July 30, 2004

THE DEMOCRATIC LEADERSHIP COUNCIL has published an article, which I somehow missed, on “Michael Moore’s Truth Problem.”

And there you have the essential Moore — a worldview of America as a failed project and an abiding danger to the planet. No wonder they so love Moore abroad: His is a 1960s vision, hardened in the pre-NAFTA plant closings of the 1980s, of a nation hijacked by the suits, the very guys who for decades gave Moore’s father a good job at General Motors. It’s from this posture that all the Moorean invective flows.

Full of hateful fiction, Michael Moore’s work is the Turner Diaries of the left, and it’s likely to have a similar consequence. (Via ChicagoBoyz).

UPDATE: Read this, too. Maybe he’s more like a domestic Lord Haw-Haw?

ANOTHER UPDATE: With maybe a touch of Jayson Blair:

The (Bloomington) Pantagraph newspaper in central Illinois has sent a letter to Moore and his production company, Lions Gate Entertainment Corp., asking Moore to apologize for using what the newspaper says was a doctored front page in the film, the paper reported Friday.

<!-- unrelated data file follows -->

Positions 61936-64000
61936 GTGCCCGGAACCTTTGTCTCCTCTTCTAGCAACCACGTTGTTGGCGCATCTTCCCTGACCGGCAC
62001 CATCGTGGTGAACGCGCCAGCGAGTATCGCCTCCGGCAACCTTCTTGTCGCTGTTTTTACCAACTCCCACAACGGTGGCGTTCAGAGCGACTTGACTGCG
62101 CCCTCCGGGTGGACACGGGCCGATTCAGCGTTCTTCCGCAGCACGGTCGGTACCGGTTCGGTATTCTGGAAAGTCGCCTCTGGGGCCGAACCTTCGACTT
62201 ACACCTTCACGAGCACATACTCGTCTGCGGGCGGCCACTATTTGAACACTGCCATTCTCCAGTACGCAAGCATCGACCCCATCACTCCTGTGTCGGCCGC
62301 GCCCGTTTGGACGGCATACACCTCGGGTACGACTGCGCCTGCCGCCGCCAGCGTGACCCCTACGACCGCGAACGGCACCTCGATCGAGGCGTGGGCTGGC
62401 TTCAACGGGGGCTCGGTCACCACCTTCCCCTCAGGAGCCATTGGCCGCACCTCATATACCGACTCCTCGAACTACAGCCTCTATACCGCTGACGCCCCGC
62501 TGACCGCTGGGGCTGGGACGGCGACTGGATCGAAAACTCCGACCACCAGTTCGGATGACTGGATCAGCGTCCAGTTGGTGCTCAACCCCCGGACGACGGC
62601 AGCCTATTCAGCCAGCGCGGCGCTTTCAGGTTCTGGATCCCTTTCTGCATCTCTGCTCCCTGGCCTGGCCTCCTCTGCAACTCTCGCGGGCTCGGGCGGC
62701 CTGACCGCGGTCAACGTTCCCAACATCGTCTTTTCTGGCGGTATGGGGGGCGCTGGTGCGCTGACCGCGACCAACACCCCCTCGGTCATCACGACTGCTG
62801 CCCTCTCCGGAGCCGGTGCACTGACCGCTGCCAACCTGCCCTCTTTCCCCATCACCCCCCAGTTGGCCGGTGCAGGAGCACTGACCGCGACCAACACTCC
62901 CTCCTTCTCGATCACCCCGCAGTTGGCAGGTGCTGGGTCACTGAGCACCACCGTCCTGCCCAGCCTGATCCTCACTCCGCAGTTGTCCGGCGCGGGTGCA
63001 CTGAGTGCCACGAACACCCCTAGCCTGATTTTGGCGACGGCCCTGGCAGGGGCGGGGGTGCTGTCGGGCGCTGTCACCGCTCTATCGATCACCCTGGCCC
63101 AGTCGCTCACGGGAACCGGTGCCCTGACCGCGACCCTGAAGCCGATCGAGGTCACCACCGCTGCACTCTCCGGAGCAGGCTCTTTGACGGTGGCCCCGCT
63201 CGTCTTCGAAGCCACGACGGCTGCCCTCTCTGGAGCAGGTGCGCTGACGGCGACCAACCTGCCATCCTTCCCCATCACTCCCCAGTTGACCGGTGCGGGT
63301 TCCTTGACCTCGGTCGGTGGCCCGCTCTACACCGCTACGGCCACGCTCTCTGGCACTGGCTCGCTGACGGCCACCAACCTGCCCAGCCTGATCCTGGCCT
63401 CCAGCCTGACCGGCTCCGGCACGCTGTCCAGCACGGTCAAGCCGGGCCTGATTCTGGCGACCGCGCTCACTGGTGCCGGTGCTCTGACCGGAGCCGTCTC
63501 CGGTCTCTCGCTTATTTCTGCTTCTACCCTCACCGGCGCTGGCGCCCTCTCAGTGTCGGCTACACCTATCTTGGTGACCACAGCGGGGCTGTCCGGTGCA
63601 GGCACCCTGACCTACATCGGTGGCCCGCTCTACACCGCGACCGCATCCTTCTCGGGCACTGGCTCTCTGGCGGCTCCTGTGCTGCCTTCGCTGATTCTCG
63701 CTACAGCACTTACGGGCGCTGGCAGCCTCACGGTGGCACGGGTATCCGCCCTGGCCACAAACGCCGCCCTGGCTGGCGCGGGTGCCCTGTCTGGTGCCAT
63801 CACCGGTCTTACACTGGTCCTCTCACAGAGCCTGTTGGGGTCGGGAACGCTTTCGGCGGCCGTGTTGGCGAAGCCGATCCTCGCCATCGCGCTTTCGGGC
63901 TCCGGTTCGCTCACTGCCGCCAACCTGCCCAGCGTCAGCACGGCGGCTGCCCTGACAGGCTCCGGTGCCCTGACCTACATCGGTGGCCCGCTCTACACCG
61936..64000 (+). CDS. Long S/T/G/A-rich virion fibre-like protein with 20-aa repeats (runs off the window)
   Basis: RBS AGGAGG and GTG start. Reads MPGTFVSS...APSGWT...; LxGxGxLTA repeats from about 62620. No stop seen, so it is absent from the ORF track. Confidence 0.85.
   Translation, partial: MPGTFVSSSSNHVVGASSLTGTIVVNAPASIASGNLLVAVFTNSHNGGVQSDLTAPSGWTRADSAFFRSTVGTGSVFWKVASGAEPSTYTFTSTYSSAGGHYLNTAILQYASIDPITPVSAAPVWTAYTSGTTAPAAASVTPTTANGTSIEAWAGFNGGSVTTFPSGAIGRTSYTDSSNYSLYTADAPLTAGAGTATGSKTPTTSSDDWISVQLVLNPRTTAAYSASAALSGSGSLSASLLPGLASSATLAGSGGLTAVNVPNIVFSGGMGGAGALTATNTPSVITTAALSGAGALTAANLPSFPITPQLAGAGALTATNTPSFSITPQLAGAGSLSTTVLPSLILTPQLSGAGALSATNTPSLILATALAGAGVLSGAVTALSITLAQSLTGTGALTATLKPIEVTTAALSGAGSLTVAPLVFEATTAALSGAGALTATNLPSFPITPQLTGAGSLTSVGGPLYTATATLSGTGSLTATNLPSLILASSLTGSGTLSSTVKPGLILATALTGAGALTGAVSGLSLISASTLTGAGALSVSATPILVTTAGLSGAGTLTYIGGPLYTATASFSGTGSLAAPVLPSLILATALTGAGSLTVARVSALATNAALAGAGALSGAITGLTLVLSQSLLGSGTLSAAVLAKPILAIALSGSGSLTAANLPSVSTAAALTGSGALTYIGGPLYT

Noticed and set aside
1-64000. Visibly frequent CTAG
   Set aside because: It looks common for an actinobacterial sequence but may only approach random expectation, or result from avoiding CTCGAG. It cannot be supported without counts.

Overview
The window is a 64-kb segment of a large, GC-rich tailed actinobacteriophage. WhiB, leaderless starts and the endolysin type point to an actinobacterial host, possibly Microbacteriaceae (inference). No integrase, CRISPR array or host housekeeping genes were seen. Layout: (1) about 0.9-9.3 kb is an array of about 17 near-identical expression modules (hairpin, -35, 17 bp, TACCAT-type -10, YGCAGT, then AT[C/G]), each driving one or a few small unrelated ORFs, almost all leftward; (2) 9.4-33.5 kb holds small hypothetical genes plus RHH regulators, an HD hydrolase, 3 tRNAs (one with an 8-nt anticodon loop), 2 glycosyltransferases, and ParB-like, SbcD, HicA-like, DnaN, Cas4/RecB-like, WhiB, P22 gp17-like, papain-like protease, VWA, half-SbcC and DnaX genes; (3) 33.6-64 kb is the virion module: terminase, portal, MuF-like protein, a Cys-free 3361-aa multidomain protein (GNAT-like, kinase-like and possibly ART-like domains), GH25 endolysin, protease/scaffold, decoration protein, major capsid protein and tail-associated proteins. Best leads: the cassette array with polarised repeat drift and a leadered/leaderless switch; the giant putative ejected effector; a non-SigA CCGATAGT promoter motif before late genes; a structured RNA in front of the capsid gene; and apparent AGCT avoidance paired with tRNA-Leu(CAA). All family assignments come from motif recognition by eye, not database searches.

Michael Moore — lying? Imagine that. Heck, even Der Spiegel is down on him for dishonesty, and says his words are “like bombs.” Indeed. Funny how the people who were denouncing “hate speech” in the 1990s aren’t after Moore’s 21st Century diatribes against the Zionist Occupation Government.

STILL MORE: A reader writes: “From reading you I thought you were a Constitutional law professor who would understand that people like Moore can criticize the USA without being labeled as one who hates it.”

Actually, the First Amendment provides no protection against being “labeled” as anything. Characterizing Moore’s speech as anti-American is free speech, too. And it’s accurate free speech, I think.

It’s funny that a lot of people seem to feel that the First Amendment embodies a substantive preference in favor of anti-American speech. But it doesn’t.